Review: Hannah Coulter
Hannah Coulter by Wendell Berry
My rating: 3 of 5 stars
A gifted writer, Berry tells the story of Hannah, a displaced woman twice widowed who finds a home with family and farm in Port William.
A master of moralizing through story without coming across preachy, Berry holds forth certain values for us to recover. We usually think of moralizers in the sexual or political arena, but Berry takes on other areas like work and neighborly relations. Nathan is a much better step-parent to Hannah’s daughter Margaret than Ivy was to Hannah (don’t be a selfish Ivy - care for others). Nathan rails on his lazier son for acting like a “damned employee” (don’t be an indifferent hireling - work eagerly). We were made to tend, keep and farm the soil, not leave it for a better life. Too many are indifferent to the land now (don’t leave the farm - love it). War is a horrible monster that takes good people away from their people and mangles them inside if not outside. Not much moralism on this one – just observing its carnage in a community.
Hannah Coulter is about a person finding her place in life. People get their identity from the place they live. Leaving it usually has catastrophic consequences. Hannah needed a different place when her stepmother came, then again when Virgil didn’t return. But after tending a homestead and farm with Nathan for many years, she had her place. Broken families and sexual unfaithfulness cannot displace years of tending people and a place. Nathan went to “the Rosebud girls” before courting Hannah. Burley never married Kate, nor officially claimed his “might-as-well-be-daughter.” These offenses are downplayed and redeemed by a life of loyalty to people and place. In this way Berry vests place and land with a bit too much importance, even though it is certain most people undervalue them. I found myself lamenting Kate's daughter, who is not even in the story beyond a mention, not having a father in Burley, while Berry lionizes Burley's story-telling and loyalty to clan.
Berry can turn a phrase now and then. When Hannah’s daughter hints that she has found the man she is going to marry Hannah says “the lightning flew through my heart.” It’s something everyone can identify from experience. His writing connects in a homely yet sophisticated way.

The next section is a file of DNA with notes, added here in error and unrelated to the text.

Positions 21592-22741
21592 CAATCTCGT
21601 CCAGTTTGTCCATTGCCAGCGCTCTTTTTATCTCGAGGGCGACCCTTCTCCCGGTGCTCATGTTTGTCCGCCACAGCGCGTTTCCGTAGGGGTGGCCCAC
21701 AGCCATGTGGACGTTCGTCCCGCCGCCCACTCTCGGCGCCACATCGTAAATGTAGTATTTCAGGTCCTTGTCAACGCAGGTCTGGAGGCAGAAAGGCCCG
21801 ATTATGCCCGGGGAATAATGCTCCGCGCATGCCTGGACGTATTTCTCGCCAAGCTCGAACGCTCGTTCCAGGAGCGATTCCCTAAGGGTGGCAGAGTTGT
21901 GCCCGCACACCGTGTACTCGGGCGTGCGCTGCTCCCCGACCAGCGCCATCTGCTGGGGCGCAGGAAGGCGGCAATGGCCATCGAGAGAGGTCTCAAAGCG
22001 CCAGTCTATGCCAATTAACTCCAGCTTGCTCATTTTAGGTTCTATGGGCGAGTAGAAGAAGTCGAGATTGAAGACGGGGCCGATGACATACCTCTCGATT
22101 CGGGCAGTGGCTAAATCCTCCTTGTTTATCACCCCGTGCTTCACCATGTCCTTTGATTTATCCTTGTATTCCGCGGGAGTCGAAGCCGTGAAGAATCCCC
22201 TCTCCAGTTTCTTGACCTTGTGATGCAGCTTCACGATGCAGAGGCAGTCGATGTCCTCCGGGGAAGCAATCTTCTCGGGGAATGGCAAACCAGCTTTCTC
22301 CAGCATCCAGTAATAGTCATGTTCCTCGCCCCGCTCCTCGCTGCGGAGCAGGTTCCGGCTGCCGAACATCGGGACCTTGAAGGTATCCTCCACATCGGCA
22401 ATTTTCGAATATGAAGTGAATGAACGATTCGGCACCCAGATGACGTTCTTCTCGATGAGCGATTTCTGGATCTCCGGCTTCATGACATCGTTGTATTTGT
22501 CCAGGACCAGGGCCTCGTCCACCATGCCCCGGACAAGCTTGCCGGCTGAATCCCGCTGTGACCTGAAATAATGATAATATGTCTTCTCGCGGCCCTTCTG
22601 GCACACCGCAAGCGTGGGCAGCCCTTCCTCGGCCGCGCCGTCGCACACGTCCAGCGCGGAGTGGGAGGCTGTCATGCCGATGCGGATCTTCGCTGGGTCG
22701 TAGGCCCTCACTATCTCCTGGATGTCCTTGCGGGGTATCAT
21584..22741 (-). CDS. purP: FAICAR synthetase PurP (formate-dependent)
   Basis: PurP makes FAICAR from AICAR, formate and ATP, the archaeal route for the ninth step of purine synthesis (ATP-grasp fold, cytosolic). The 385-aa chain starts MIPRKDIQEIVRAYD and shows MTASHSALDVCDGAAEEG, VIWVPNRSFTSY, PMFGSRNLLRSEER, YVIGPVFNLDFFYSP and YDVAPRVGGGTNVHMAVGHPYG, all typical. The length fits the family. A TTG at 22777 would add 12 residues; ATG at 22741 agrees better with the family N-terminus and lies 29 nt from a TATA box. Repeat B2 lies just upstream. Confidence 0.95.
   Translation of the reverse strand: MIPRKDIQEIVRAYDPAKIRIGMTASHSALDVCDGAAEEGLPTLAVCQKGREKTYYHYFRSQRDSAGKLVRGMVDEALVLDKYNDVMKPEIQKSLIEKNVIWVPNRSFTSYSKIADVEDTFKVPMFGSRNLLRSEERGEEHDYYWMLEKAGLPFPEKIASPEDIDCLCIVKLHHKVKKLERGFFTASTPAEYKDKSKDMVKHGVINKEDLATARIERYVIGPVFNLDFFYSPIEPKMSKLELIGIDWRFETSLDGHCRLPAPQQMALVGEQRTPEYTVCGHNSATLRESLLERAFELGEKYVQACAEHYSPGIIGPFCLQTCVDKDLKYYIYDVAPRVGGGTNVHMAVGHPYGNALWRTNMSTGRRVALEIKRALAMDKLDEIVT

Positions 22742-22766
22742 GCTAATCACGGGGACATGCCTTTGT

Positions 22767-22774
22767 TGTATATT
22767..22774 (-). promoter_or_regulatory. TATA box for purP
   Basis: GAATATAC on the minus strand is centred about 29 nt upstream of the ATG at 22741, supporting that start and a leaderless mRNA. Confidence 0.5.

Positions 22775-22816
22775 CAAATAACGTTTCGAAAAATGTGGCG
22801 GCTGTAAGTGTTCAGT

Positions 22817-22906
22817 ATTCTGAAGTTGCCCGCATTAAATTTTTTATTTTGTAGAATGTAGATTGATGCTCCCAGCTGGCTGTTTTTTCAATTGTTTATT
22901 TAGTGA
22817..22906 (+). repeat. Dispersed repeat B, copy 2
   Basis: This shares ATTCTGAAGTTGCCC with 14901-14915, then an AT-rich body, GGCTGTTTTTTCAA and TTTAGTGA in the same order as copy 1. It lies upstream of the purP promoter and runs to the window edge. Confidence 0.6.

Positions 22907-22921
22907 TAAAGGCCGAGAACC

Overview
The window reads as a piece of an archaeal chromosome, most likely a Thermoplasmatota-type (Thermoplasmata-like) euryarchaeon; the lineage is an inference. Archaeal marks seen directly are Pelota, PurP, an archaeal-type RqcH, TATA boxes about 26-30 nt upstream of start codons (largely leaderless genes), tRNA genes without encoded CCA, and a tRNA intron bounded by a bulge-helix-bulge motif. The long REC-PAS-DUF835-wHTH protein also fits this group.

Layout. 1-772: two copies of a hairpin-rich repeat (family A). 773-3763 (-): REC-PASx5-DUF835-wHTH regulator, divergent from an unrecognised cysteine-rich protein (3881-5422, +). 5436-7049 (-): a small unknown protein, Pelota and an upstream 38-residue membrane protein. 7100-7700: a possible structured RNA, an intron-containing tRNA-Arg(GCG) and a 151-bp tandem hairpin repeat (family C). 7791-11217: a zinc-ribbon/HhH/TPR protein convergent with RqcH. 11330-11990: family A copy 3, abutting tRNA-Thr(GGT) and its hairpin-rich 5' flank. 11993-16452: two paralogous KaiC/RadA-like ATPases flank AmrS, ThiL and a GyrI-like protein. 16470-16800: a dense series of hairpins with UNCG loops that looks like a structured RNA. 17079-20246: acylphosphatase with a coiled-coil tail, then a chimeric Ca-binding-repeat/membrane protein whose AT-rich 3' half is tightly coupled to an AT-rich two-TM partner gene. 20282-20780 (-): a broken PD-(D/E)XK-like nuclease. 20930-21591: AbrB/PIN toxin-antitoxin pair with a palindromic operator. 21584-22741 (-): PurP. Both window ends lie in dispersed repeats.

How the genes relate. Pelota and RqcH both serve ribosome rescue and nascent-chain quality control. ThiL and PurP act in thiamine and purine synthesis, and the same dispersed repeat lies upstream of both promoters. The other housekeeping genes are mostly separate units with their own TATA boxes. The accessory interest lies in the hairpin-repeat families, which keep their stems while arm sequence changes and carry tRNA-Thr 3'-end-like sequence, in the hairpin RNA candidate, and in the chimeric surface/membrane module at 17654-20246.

The story, with spoilers...
As a girl Hannah learns from her grandmother how to work and run a home, after her mother dies young. Her father remarries a woman who favors her own boys, and grandmother protects Hannah from a lot of possible cruelty. She sends Hannah to live with a friend in town when she turns 18. Her work as secretary is a needed job, but it doesn’t give her the sense of place so important to Berry. That takes marriage and membership. (I doubt Berry intended this, but it does assert a very impolitic thing today, that a woman finds her identity and place largely through the men in her life.)
Virgil comes courting Hannah, old school. He is careful not to try anything he wouldn’t in front of “Grandmam.” Instead he opens his heart to her by speaking to her of what is important to him: his work on the farm, his vision of a life together with her. This is what wins a woman. Describing a future where she is loved and has a place.
But Virgil goes to the war (WWII) and doesn’t return. Hannah spends 6-7 years in grief, only knowing he is “missing.” She raises little Margaret, but Nathan’s interest over time becomes obvious. At first Hannah resists, but she is drawn to his directness and his work ethic. She can see a life and a place with Nathan. They resurrect an abandoned farmstead and thrive as part of the “membership.” This is a community of family and neighbors that is vested in the enterprise of tending the land. It usually runs along family lines, though the morals of a nuclear family are bendable for it.
Grief comes in another form when their children grow up and move away, never to return. They look for a better place than the farm, just when Nathan and Hannah have made a place for them to inherit and live on.
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